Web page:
As you know last year, LawGeex became the first AI company in the world to receive a licence to practice law from the Supreme Court in the State of Utah. This tectonic change in the legislative environment created an amazing opportunity for us to bring the Lawgeex award winning AI technology to a much bigger market and transition from only selling to enterprise in-house legal teams to helping essentially all companies with legal needs.
Given the dozens of customers that have already signed-up and are actively using Superlegal in the few months since it has emerged from stealth mode, it is quite clear that the platform has found the ideal product market shift which has warranted a shift in resources on the part of the company to support this hyper growth offering.
As a result of the restructure, we will now have two independent business units – LawGeex which focuses on enterprise in-house legal teams and Superlegal which focuses on smaller companies without an in-house team.
Like everyone else we have been following what’s happening in the public and private markets over the last months and reached the conclusion that we need to prepare our company for the future. We are fortunate to have a mature product and a large book of business of enterprise customers. These allowed us to move the enterprise business into profitability so it will no longer be dependent on external capital fundraising.
As opposed to the enterprise business unit, Superlegal is a young startup and we definitely expect to raise additional capital for it in the future and are already seeing very strong demand from investors. In the meantime, we need to operate it in a capital efficient way since currently investors pay special attention to financial metrics, even from an early stage in the company’s lifecycle.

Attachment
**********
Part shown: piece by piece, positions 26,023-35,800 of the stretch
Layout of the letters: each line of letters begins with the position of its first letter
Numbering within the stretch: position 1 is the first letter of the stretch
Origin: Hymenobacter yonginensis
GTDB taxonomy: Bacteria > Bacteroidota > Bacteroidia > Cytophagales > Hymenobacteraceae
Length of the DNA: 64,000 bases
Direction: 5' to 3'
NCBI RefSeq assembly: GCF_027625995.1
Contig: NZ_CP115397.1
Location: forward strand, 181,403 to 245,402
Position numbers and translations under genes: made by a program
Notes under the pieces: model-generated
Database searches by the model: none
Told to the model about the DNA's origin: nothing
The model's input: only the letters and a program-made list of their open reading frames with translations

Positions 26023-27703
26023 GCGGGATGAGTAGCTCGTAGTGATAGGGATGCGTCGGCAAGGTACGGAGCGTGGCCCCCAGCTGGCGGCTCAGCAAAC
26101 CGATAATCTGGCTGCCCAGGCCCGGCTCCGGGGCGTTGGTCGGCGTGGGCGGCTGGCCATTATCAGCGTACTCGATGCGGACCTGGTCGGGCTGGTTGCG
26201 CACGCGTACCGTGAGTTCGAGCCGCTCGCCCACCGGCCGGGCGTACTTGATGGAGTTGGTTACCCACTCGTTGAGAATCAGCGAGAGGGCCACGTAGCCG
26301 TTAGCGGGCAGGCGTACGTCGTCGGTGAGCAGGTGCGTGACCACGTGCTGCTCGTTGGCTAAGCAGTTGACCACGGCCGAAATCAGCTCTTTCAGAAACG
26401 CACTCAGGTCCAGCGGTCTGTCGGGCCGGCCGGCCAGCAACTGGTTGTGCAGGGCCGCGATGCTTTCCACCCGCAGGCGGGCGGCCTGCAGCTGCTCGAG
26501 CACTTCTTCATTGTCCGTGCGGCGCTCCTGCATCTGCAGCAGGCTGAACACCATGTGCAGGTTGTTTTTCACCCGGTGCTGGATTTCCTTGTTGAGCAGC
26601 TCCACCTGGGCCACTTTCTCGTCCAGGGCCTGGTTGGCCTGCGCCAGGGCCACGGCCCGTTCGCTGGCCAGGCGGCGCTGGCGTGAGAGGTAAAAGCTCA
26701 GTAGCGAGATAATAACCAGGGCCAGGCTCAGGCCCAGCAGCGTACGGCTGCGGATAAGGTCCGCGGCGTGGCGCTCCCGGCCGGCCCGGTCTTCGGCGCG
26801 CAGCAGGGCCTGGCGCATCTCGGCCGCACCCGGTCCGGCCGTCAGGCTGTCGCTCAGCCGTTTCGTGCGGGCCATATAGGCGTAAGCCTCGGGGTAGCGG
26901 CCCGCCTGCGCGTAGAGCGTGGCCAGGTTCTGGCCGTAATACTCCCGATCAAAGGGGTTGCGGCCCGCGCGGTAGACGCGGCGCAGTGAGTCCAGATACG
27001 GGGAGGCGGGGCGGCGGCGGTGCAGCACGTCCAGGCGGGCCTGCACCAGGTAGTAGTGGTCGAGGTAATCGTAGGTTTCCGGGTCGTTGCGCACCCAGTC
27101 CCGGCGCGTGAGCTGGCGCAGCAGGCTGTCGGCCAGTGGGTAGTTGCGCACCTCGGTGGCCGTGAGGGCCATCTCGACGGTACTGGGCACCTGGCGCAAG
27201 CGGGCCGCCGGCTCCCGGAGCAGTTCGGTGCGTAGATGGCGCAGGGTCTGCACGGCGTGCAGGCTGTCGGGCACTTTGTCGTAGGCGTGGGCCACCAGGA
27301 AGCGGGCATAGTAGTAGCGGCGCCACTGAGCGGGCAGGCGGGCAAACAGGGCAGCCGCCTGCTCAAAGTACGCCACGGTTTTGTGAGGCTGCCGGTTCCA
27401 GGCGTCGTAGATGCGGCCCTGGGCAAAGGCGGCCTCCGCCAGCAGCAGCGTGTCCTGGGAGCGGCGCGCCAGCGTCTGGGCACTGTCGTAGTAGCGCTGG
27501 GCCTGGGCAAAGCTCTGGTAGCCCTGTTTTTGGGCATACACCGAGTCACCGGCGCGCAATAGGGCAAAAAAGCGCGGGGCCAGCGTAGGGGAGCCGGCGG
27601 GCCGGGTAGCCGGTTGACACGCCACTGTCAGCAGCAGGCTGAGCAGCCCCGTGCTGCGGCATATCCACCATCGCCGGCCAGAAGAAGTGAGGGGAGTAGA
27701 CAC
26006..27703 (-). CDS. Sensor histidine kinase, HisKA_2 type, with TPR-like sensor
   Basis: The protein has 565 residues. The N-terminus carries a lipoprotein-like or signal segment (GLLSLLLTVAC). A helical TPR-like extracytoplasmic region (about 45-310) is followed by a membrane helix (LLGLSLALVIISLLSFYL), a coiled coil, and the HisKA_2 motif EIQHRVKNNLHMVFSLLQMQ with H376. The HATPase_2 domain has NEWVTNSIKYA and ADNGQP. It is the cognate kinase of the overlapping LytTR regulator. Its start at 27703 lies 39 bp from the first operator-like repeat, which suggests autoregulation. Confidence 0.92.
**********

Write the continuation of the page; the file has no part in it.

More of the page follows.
The reductions have been across the company and in all locations. Our guiding principle was to ensure that we continue to deliver the high quality solutions which LawGeex is known for while running the business in a more capital efficient way.
–How many people are leaving?
We are still in the process so I can’t provide exact numbers at this point, we estimate it will be about a third of the team. (LinkedIn shows around 105 staff at present.)
– What will happen to the Utah office? And also your special legal licence there?
We are keeping the Utah office to support both our enterprise clients and Superlegal clients and plan to continue expanding it as demand for our solutions continues to grow.
– Will you still do playbooks for clients?
Of course. Our enterprise offering is not going to change.
– Is this about getting rid of your ‘consultancy’ approach so you can be a pure software company that is more scaleable? (And if so, isn’t this like a return to your original model?)
Same as above. We have a lot of happy customers who rely on our solution as a mission critical piece of their legal and business operation. We will continue offering the same level of high quality enterprise-grade solution without any change to the delivery model.
– Did the investors put pressure on you to do this?
Our investors are highly engaged and help us with our strategic planning. Given the huge opportunity with Superlegal and the changing macro environment, it was clear that this is the right decision.